There is nothing intrinsically logically anomalous about feeling a different temperature in each hand. It wouldn’t be a paradox if a very long iron rod were felt to be warmer at one end than the other. The water-tank case is anomalous because the perception has as its context that the hands are sensing a body which “experience” (Erfarung) says cannot have stable temperature differences. (We abstract from rigging the tank; cheating is not worth discussing.) In short, that one’s two hands are reporting the same thing. 
if we accept this “neutralization” of “bothersome” evidence, then we forego a reasonable warrant for a new logic. But I don’t want to miss out on a new logic.
I’m not objecting to keeping the bar for contradiction high. The bar for contradiction should be kept high so that the new logic will not be a mere conceit. I do not, for example, accept the viewing of Escher images as experiences of the logically impossible. It’s a borderline case, because Escher incoherence can be drawn very tightly, as Graham Priest published in 1999. Another case: Tenney’s perpetual rising tone illusion.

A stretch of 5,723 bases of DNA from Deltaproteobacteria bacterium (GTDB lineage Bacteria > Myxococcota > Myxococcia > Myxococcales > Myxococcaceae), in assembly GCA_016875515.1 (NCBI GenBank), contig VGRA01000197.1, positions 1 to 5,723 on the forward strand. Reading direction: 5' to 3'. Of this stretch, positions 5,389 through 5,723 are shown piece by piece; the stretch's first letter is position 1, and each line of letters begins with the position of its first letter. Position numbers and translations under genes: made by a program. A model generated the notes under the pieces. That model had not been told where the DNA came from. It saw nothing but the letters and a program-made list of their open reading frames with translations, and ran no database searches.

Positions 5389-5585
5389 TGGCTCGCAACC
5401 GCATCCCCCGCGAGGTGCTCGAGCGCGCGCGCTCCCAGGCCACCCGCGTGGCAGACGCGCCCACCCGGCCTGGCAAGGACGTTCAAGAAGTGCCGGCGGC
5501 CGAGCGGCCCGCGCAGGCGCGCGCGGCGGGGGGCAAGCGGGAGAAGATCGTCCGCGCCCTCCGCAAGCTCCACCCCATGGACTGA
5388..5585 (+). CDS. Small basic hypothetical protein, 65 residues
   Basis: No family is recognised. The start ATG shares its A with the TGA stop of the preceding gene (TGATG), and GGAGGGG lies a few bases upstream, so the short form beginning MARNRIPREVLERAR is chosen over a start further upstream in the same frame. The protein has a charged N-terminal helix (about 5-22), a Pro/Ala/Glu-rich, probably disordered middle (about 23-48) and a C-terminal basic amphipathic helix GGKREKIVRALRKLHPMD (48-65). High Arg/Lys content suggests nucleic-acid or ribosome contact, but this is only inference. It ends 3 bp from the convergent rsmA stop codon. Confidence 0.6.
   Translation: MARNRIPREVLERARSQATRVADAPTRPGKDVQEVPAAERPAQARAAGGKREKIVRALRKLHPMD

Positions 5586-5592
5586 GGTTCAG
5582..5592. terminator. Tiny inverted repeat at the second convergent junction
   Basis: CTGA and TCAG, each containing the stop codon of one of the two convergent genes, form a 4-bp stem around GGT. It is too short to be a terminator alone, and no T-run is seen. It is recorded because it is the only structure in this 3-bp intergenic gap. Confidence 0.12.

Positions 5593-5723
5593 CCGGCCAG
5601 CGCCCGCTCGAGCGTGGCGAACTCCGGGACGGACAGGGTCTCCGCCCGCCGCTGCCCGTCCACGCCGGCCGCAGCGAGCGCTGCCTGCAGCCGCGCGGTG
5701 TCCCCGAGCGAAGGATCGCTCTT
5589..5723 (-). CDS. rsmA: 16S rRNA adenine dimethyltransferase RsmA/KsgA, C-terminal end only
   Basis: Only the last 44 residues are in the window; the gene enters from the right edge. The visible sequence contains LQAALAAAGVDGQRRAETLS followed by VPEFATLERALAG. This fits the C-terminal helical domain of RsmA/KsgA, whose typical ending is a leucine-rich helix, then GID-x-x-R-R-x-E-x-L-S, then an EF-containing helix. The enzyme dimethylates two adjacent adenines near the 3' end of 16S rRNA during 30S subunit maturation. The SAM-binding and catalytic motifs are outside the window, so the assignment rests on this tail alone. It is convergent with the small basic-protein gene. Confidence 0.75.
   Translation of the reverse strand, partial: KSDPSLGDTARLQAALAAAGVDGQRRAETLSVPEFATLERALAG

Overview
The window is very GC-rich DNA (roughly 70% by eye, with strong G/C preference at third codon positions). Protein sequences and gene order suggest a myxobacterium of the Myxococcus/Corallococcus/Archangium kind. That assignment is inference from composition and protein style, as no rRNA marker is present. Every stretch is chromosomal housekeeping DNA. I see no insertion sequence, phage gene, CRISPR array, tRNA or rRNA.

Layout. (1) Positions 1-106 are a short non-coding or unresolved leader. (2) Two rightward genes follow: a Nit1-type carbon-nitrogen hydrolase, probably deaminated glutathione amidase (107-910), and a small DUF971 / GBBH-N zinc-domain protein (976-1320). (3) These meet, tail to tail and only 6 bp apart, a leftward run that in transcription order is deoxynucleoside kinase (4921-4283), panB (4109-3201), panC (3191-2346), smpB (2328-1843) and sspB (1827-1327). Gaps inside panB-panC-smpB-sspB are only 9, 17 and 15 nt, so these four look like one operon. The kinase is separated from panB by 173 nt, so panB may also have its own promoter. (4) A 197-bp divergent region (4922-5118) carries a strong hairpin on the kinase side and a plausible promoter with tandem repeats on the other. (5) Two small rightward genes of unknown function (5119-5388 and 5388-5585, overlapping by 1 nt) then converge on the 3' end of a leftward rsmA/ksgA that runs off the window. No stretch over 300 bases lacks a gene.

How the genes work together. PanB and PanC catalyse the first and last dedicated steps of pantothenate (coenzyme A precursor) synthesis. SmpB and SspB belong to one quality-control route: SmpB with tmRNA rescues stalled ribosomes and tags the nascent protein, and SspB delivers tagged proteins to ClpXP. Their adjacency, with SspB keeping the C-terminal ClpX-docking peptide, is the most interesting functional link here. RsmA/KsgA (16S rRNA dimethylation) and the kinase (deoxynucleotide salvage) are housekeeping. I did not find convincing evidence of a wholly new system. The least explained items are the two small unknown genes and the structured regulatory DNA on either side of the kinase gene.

If somebody neutralizes the water-tank evidence by reconstituting the verbal system on paper, that does not change my habits of recognition. I still feel that what I sense is paradoxical. It would take some further procedure to eliminate my intuition that temperature in standing water is supposed to be uniform (aside from special rigging).
To offer a comment which will be more germane in the next section, if somebody doesn’t want the two temperatures to feel paradoxical, then hallucinatory psychic deformation is required. To put it mildly, the subject has to be hypnotized. What begins as a trick redefinition does not end there; it has to be completed with hallucinatory deformation.